ARTICLE | doi:10.20944/preprints201806.0296.v1
Online: 19 June 2018 (11:13:23 CEST)
Whether evaluating gridded population dataset estimates (e.g. WorldPop, LandScan) or household survey sample designs, a population census linked to residential locations are needed. Geolocated census microdata data, however, are almost never available and are thus best simulated. In this paper, we simulate a close-to-reality population of individuals nested in households geolocated to realistic building locations. Using the R simPop package and ArcGIS, multiple realizations of a geolocated synthetic population are derived from the Namibia 2011 census 20% microdata sample, Namibia census enumeration area boundaries, Namibia 2013 Demographic and Health Survey (DHS), and dozens of publicly available spatial datasets. Realistic household latitude-longitude coordinates are manually generated based on public satellite imagery. Simulated households are linked to latitude-longitude coordinates by identifying distinct household types with multivariate kmeans analysis, and modelling a probability surface for each household type using Random Forest machine learning methods. We simulate five realizations of a synthetic population in Namibia's Oshikoto region, including demographic, socioeconomic and outcome characteristics at the level of household, woman, and child. Comparison of variables in the synthetic population were made with 2011 census 20% sample and 2013 DHS data by primary sampling unit/enumeration area. We found that synthetic population variable distributions matched observed observations and followed expected spatial patterns. We outline a novel process to simulate a close-to-reality microdata census geolocated to realistic building locations in a low- or middle-income country setting to support spatial demographic research and survey methodological development while avoiding disclosure risk of individuals.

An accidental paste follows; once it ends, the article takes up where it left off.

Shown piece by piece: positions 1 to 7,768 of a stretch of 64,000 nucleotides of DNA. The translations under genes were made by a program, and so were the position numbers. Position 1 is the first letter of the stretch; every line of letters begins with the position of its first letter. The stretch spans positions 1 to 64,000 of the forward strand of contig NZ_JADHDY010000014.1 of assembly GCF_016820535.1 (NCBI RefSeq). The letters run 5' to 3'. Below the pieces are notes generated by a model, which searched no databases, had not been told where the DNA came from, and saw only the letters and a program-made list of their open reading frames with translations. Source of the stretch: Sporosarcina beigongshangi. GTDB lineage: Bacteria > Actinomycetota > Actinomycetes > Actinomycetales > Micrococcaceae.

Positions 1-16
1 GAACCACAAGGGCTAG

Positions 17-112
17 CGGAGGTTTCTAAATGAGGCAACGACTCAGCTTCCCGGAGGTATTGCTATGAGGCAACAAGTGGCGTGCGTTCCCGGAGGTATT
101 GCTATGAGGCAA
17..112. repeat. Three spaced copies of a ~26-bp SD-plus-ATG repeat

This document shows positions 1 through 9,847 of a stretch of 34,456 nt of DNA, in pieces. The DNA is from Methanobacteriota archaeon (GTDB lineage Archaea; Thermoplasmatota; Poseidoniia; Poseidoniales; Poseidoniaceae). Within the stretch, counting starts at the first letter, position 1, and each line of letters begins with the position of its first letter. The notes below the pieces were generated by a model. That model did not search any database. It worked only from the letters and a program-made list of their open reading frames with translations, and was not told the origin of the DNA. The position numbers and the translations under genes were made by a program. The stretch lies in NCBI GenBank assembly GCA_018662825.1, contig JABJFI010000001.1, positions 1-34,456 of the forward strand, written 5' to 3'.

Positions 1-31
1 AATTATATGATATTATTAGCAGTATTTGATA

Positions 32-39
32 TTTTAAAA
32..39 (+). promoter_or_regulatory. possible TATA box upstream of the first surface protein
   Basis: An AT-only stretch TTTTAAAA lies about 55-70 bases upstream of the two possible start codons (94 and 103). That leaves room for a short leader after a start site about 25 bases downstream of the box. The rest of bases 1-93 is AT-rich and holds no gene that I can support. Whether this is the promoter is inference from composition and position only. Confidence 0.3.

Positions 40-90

COMMUNICATION | doi:10.20944/preprints202004.0130.v1
Online: 8 April 2020 (12:03:43 CEST)
In response to the COVID-19 pandemic, the Philippines placed the majority of the country under enhanced community quarantine, restricting the movement of most of its 100 million plus population. These aggressive measures were initiated on March 15, 2020 and intensified on March 17. According to official data, the number of confirmed COVID-19 cases has exponentially increased during this period, but it is important to note that the number of patients tested also substantially increased during the same period. It is not conclusive that widespread transmission of COVID-19 only started in March and our analysis suggests that community transmission was happening earlier. In discussing extended quarantine measures, it is important to properly understand the trends and recognize the limitations of the data. The unintended consequences on the population, especially in lower-middle income countries with fragile health systems like the Philippines, must be carefully considered.
ARTICLE | doi:10.20944/preprints202102.0492.v3
Online: 1 April 2022 (06:22:53 CEST)